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Engineering Solutions for the 21st Century

One of the engineering challenges facing NASA in the 21st century is the need to design and build effective but affordable technologies that will support missions to Mars. Here, engineers get ready to test a 3-D printed rocket engine turbopump using liquid methane at Marshall Space Flight Center. An engine with this technology could power a Mars lander.

Photo Credit: NASA/MSFC/Emmett Given

The Grand Challenges for Engineering ask current and future engineers to consider what they can do to shape humanity’s future.

Engineering has always been about transcending barriers to advance human potential and improve lives. The 21st century presents a number of engineering challenges, ranging from the need for novel solutions to protect food sources, the urgency of addressing the changing climate and its impact on quality of life, and the opportunity to continue developing technology that sends humans beyond Earth while serving the planet as well.

In 2008, an international committee of scientists, engineers, and other experts—with input from individuals around the globe—established 14 Grand Challenges for Engineering in this century. According to a new publication from the National Academy of Engineering (NAE), these concepts address “the most important, tractable engineering system challenges that must be met in this century for human life as we know it to continue on this planet.”

The Grand Challenges cover a spectrum of topics, from such aspirational goals as reverse-engineering the brain to ensuring basic needs are met, like having access to clean water. They focus on optimizing learning, harnessing less-traditional energy sources, advancing virtual training tools, enhancing medicine and medical care, restoring infrastructure, securing cyberspace, managing nitrogen spread and carbon dioxide emissions, tracking nuclear materials, and designing tools, instruments, and systems to enable scientific discovery.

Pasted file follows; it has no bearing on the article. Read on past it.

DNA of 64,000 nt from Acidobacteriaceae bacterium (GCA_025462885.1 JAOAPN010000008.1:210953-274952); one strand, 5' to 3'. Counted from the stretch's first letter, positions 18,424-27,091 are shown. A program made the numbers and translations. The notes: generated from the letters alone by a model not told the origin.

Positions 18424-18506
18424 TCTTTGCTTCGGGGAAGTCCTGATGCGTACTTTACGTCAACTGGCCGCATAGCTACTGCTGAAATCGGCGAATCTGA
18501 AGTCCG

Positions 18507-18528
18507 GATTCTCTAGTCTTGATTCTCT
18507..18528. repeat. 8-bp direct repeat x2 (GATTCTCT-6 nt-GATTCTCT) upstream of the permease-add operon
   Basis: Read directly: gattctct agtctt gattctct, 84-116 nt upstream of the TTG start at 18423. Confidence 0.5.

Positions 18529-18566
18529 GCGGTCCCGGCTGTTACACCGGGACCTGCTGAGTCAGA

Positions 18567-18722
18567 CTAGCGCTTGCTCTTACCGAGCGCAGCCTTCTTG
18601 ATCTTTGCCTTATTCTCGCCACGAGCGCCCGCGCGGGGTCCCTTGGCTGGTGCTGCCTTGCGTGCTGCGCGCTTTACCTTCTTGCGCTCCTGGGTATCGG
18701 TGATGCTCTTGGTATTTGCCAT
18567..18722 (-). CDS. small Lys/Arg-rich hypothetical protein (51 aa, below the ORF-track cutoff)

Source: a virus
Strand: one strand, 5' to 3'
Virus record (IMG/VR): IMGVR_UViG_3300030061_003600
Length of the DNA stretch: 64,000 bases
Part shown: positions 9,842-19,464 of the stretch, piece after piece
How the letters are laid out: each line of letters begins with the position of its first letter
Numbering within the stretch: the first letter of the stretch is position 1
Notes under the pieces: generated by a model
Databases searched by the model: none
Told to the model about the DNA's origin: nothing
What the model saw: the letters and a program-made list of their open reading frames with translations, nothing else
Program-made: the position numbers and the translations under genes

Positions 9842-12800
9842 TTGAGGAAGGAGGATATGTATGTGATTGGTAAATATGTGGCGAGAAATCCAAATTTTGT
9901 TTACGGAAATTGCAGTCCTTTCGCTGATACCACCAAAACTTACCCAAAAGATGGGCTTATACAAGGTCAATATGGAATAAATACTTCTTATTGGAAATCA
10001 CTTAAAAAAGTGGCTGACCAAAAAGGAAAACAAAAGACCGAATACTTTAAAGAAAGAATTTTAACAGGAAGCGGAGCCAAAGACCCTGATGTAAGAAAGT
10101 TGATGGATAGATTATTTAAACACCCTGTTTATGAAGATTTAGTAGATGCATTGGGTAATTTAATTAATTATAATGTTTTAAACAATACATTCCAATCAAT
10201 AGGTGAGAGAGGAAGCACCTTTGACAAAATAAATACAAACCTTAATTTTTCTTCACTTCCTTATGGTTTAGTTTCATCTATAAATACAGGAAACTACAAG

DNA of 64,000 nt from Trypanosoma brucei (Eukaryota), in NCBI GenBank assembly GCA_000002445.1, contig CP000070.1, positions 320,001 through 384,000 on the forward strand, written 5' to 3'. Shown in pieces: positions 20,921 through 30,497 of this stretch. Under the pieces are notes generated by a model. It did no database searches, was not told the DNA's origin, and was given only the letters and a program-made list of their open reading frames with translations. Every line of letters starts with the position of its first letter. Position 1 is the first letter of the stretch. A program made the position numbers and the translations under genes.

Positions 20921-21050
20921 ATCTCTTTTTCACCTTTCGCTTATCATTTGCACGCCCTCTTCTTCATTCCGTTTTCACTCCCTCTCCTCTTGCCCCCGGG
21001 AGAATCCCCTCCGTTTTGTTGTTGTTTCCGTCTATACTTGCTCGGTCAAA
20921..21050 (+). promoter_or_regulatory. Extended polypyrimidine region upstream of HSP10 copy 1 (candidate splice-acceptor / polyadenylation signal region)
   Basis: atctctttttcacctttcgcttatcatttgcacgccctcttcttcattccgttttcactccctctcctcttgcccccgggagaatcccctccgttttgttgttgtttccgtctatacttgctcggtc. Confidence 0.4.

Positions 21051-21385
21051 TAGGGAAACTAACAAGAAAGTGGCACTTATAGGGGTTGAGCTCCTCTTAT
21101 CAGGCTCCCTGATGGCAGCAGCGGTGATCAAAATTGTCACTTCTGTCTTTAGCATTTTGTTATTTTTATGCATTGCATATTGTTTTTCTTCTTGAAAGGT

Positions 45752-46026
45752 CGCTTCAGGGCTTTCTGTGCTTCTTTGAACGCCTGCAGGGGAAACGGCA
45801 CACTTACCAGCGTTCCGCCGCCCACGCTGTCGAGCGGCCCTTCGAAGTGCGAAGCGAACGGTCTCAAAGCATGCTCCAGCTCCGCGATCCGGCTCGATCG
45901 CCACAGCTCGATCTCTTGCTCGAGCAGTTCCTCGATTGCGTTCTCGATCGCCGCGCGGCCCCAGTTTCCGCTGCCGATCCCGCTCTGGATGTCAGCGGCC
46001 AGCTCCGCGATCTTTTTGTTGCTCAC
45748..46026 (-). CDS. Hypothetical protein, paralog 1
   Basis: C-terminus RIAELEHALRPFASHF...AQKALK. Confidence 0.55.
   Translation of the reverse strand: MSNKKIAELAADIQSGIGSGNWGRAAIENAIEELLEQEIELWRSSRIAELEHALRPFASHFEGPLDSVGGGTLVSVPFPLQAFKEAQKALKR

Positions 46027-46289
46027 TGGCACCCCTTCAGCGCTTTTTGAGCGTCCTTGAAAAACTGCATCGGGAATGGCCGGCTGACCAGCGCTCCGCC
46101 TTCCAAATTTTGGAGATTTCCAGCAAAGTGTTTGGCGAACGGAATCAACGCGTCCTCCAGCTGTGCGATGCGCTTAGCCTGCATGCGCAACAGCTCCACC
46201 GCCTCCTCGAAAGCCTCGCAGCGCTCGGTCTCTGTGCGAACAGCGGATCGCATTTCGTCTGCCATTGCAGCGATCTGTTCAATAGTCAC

In 2015, the NAE held a forum in which seven of the original eighteen leading technological thinkers who formulated the Grand Challenges met to consider the progress to date and the tasks still ahead. The group, whose expertise spanned engineering disciplines and included a lunar science planning supervisor for the Apollo Program as well as a past associate administrator for aeronautics at NASA, discussed the need to transform the field of engineering by engaging new potential engineers, broadening the education of engineering students, and encouraging existing and future engineers to tackle problems that affect the globe.

They highlighted the urgency of reaching out to more young people about the critical role that engineering plays in designing, building, and realizing the world’s future. The more that people understand the ways in which engineering goals overlap with humanitarian goals, the more excited they will be to become engineers themselves and contribute to solutions that will carry humanity through the coming century.

They noted that technology can be a unifying force around the world, breaking down boundaries both in the act of solving a problem and as a result of implementing the solution. They also emphasized the importance of sharing knowledge between engineers and of telling stories about what they’re doing—and how they’re doing it—to everyone else. When engineers are unable to talk about their work, citing “proprietary details,” the world won’t learn about their ideas and so cannot build upon them.

Alan Stern—engineer, scientist, and Principal Investigator for the New Horizons mission to Pluto—commented recently on the value of sharing engineering and scientific data with the world. During a talk at the National Academies’ Space Science Week in March, he said that in the “short period of time from the 1960s to the early 21st century, we opened the solar system to exploration. We did it for all mankind, gave all the data away. […] And hopefully it’s inspiring people to do great things in the next couple of generations.”

With their strong commitment to encouraging discovery and discourse, organizations such as the NAE and NASA, along with their international counterparts, are leading the way in breaking down barriers between engineers, their innovations and actions, and the people who can benefit from them. The Grand Challenges for Engineering are an important part of this effort because the challenges speak to everyone. They are not a concern for one country or a particular engineering discipline. Rather, the Grand Challenges highlight the ways in which engineering can serve humankind by innovating solutions to global concerns.

Read Grand Challenges for Engineering: Imperatives, Prospects, and Priorities: Summary of a Forum.


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